It’s Not Always Mind Over Matter

This might end up being one of those stream-of-consciousness posts that doesn’t make a whole lot of sense, but try to stay with me, ok? I’ve been thinking a lot about phrases like the following for the past few weeks:

  • “Our bodies can do so much more than we think they can”
  • “There’s no limit to what we can do if we just believe in ourselves”
  • “It’s just mind over matter”

Well, sometimes those things are true. Until they aren’t.

When I was in Nevis last year for the Nevis Marathon, I met an incredible guy who is a fitness role model with something like a million (literally) followers on Instagram. He was genuinely one of the kindest, most positive people I have ever met and we got along very well. But I’ll never forget telling him about my back surgery and why I stopped running marathons. I told him how many doctors told me I’d never run again, but that I found one who said I could still run – just not as much. And he said “Our bodies are AMAZING and they can do so much more than we think they can if we just BELIEVE in ourselves, keep pushing, and don’t listen to the naysayers!” And I thought “Well, yeah…but only to a point.”


Those thoughts have been floating around in my head a lot lately as I’ve struggled with hints of back pain over the past few weeks. I’ve had really bad days, like last week, really great days, and days when I thought more along the lines of “well, it’s not ideal, but it will do.” A few years ago I probably would have thought I was overreacting and tried to push myself through long runs or workouts even when I was in pain, but I know better now than to do that. Whenever I have to make that call, though, I mentally wrestle with the idea that I’m somehow “weak” because I’m not just sucking it up and going for my run. Trust me, I know how insane that sounds, but I also know that I can’t just suck it up – I mean, unless I want to fast track that spinal fusion I’ve been trying to put off. It’s hard, though, with all this messaging about “not accepting limits” to realize that sometimes, our bodies don’t care whether we accept them or not – they exist regardless.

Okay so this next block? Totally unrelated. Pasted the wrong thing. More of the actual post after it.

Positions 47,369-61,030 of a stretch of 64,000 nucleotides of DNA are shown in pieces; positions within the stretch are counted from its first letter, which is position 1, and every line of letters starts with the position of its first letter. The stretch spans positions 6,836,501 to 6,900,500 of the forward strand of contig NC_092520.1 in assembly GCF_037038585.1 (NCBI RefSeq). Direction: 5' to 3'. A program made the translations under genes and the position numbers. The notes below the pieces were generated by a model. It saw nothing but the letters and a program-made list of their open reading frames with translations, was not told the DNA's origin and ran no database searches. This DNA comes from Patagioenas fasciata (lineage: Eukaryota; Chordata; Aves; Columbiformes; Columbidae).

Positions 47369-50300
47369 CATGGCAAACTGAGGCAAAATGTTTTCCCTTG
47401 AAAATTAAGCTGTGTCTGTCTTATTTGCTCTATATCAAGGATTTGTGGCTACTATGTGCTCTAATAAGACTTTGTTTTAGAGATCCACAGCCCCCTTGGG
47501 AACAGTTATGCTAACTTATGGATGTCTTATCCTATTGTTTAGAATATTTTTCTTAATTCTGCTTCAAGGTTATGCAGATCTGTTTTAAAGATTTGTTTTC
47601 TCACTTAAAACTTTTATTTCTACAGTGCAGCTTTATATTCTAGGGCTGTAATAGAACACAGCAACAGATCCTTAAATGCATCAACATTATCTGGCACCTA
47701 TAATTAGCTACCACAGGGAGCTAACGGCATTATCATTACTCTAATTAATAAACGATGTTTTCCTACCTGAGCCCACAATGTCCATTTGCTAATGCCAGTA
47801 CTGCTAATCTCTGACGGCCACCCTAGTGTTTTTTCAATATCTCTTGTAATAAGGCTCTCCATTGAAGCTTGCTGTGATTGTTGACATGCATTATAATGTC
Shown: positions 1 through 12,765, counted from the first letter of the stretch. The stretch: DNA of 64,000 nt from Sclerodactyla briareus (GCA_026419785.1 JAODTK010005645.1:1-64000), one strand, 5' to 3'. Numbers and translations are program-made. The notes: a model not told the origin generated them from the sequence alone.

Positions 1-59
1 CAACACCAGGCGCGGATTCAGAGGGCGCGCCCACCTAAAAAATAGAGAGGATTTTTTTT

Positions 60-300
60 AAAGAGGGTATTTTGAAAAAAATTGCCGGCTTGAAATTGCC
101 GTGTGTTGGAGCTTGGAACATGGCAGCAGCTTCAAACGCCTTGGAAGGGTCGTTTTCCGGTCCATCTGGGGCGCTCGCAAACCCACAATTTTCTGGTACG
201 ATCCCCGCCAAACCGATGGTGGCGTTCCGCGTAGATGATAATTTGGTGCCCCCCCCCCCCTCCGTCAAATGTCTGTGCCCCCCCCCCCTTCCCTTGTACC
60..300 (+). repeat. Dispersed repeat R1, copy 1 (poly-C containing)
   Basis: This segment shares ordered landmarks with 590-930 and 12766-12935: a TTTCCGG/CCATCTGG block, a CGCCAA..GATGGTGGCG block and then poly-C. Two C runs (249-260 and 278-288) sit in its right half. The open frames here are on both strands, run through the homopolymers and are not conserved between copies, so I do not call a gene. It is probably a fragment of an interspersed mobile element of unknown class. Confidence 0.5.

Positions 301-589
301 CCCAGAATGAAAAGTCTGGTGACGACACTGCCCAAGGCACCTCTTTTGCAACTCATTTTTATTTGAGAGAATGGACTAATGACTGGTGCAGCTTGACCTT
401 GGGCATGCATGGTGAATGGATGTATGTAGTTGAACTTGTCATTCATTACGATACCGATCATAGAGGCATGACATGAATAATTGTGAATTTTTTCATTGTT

I do believe that there ARE a lot of times when it is an issue of just “mind over matter.” In fact, there have been a ton of them for me as I train for the Prague Marathon. I’ve overcome the mental barrier of just getting used to working out for an hour or more every day. I’ve overcome breaking the 10 minute mile pace barrier in the half marathon. I even shocked myself by running under 2 hours in the half marathon for the first time since back surgery – something I truly didn’t believe I could safely train enough to ever do again. I was able to do all of those things because, while it did require physical exertion and mental toughness on my part, it didn’t hurt in the way that is indicative of negative pain. Sure, it hurt because I was tired and I didn’t feel like running anymore, but it didn’t hurt because I was hurt. It really was just “mind over matter.” But what about the times when you’re really, truly, physically hurting yourself?

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On the days when I really feel down, I sometimes feel like the idea of running a marathon without hurting my back is kind of like asking someone who had their arm amputated to just “think positively” to grow it back. That’s truly how ridiculous it feels. I am trying really hard to be positive about my back and just take it day by day, but sometimes, that’s hard. The nature of my injury means I have days when I feel great and days where I feel awful, often with no warning. Sometimes, those bad times last for weeks or months. As I write this, I feel totally fine, so I’ll proceed with my scheduled run for the day and hope for the best… but that wasn’t an option last week. However, this isn’t the type of thing where I can afford to ignore reality and just push myself no matter what. Any time someone tells me to just “think positively” about my back and my training, I think…ok, well, then what? All I can do is prepare myself and my body the best I can and try to find the balance between doing too much and not doing enough – and that’s a really fine line right now (like a few miles per week). I want to finish the Prague Marathon feeling strong more than I have wanted anything in a long time. But just wanting something doesn’t make it possible.

Can I physically complete a marathon? Yes, there is no question about that. Can I do it without further damaging my back? That, I do not know. That is what we are going to find out on May 7, 2017, and that is what this little experiment has been all about. All I know is that I truly believe that this training cycle, I have done the absolute best I can to find the balance between doing too much and doing too little. I have pushed myself to my limits in the most balanced way I know how. I haven’t babied myself or let myself quit. When I cross the start line in Prague, I know that getting myself to the finish will be a case of mind over matter. Whether I make it to another start line after that? That’s a different story entirely.

LEAVE A COMMENT: Have you ever struggled with feeling “weak” when you take time off for an injury – chronic or otherwise? How do you feel about the concept of “mind over matter?”